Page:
Christianity 201

August 24, 2019

The Honor Due Christ

Tomorrow, Lord willing, I’m speaking about the Philippian Hymn, the passage in Philippians 2: 5-11.

NIV.Phil.2.5 In your relationships with one another, have the same mindset as Christ Jesus:

Who, being in very nature God,
    did not consider equality with God something to be used to his own advantage;
rather, he made himself nothing
    by taking the very nature of a servant,
    being made in human likeness.
And being found in appearance as a man,
    he humbled himself
    by becoming obedient to death—
        even death on a cross!

Therefore God exalted him to the highest place
    and gave him the name that is above every name,
10 that at the name of Jesus every knee should bow,
    in heaven and on earth and under the earth,
11 and every tongue acknowledge that Jesus Christ is Lord,
    to the glory of God the Father.

I thought it was interesting to notice a synergy between the concluding phrases of this passage and the Ten Commandments. Here are some notes from my teaching points outline.

That at the mention of his name

  • A whole study can be done on the scriptural significance of names, their meaning and what it means to do something under the authority of someone’s name, i.e. praying ‘In Jesus’ name.’

Every knee will bow (in physical submission)

And every voice announce (in verbal proclamation/declaration)

  • This passage is also in Romans 14:11, “It is written: ‘As surely as I live,’ says the Lord, every knee will bow before me; every tongue will acknowledge God.’” where you also see a reference to words spoken prophetically in Isaiah 45:23:
    By myself I have sworn,
    my mouth has uttered in all integrity
    a word that will not be revoked:
    Before me every knee will bow;
    by me every tongue will swear.
  • So what would be the opposite of “Every knee shall bow?” Not bowing? Yes, but also bowing to some other God. This is expressed in the second commandment: Exodus.20:4-5“You shall not make for yourself an image in the form of anything in heaven above or on the earth beneath or in the waters below. You shall not bow down to them or worship them.”
  • So what would be the opposite of “Every tongue confess?” Not proclaiming? yes but also misusing, trivializing, or profaning his name. That is expressed in the 3rd commandment: 7 “You shall not misuse the name of the Lord your God, for the Lord will not hold anyone guiltless who misuses his name.”
  • So where is the 1st commandment? Wouldn’t it be nice to tie it all up with a bow and have all three covered? I believe that “You shall have no other gods before me” is implicit in Christ being Lord, of having supreme rule over our lives. That’s the phrase that follows next.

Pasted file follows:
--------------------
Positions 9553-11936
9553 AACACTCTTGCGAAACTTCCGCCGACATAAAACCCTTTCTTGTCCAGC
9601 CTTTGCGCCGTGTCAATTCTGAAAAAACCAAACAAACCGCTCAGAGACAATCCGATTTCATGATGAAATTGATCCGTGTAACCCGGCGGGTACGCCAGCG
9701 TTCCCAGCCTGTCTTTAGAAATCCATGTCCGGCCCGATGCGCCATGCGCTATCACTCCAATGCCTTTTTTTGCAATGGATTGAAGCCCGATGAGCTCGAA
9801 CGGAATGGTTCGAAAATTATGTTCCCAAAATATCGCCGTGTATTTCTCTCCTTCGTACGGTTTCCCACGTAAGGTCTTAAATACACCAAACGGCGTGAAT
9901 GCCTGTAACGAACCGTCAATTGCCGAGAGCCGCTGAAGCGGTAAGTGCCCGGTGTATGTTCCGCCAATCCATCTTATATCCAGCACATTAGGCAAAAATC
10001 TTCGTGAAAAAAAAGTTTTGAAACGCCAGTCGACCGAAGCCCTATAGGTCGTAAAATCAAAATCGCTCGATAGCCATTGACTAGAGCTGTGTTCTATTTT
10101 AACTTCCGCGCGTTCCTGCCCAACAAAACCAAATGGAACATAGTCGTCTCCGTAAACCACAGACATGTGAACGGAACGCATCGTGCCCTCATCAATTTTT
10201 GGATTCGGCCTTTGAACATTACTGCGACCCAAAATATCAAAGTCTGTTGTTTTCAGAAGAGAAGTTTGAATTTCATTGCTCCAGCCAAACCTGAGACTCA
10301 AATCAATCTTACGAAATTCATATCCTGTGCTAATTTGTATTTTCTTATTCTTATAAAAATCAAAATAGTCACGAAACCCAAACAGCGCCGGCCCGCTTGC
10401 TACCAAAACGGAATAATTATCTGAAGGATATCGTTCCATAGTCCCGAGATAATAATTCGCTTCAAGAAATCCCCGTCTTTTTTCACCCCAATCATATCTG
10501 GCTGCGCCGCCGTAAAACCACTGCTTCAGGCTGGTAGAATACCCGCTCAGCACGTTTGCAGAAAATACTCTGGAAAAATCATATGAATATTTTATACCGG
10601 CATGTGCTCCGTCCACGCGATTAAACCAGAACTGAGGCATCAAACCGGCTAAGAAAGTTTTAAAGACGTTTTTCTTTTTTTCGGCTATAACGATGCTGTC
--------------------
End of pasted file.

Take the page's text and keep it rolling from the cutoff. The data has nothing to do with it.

That Jesus Christ is Lord.

  • The early church adopts “Jesus is Lord” after the style of “Caeser is Lord” (Earlier, Jesus asks, ‘Whose image is on this coin?’)
  • In The Lord’s Prayer: Kingdom is repeated twice; Jesus came to set up God’s kingdom over which God is sovereign ruler
  • “that all may honor the Son just as they honor the Father. Whoever does not honor the Son does not honor the Father, who sent him. – John 5:23
  • If you want a verse that goes full circle on this, look at Jesus prayer in John 17:5 “And now, Father, glorify Me in Your presence with the glory I had with You before the world existed. Jesus returns to the father to the glory that he had, but based on what we see, with greater honor, because,
    “Worthy is the Lamb, who was slain,
    to receive power and wealth and wisdom and strength
    and honor and glory and praise!”

►►So what do we do with all this in our world?

While we often name pride as the culprit that undermines a humble spirit, ambition can be equally deadly. Being able to name the players in the spiritual battle that’s always ongoing really helps us see the root of the problem.

Philip Yancey, in What’s So Amazing About Grace wrote about how the larger society operates by the rules of un-grace. Probably most people equally operate by the laws of un-humility; the laws of selfishness.

Timothy spoke of the last days being characterized by people who were “lovers of themselves, lovers of money, boastful, proud, abusive, disobedient to their parents, ungrateful, unholy…”

We certainly do see a lot of that. When I remember how contagious these attitudes are I recognize the need to guard myself from such things and keep a humble spirit.

I’ll post the full teaching notes tomorrow at Thinking Out Loud.

 

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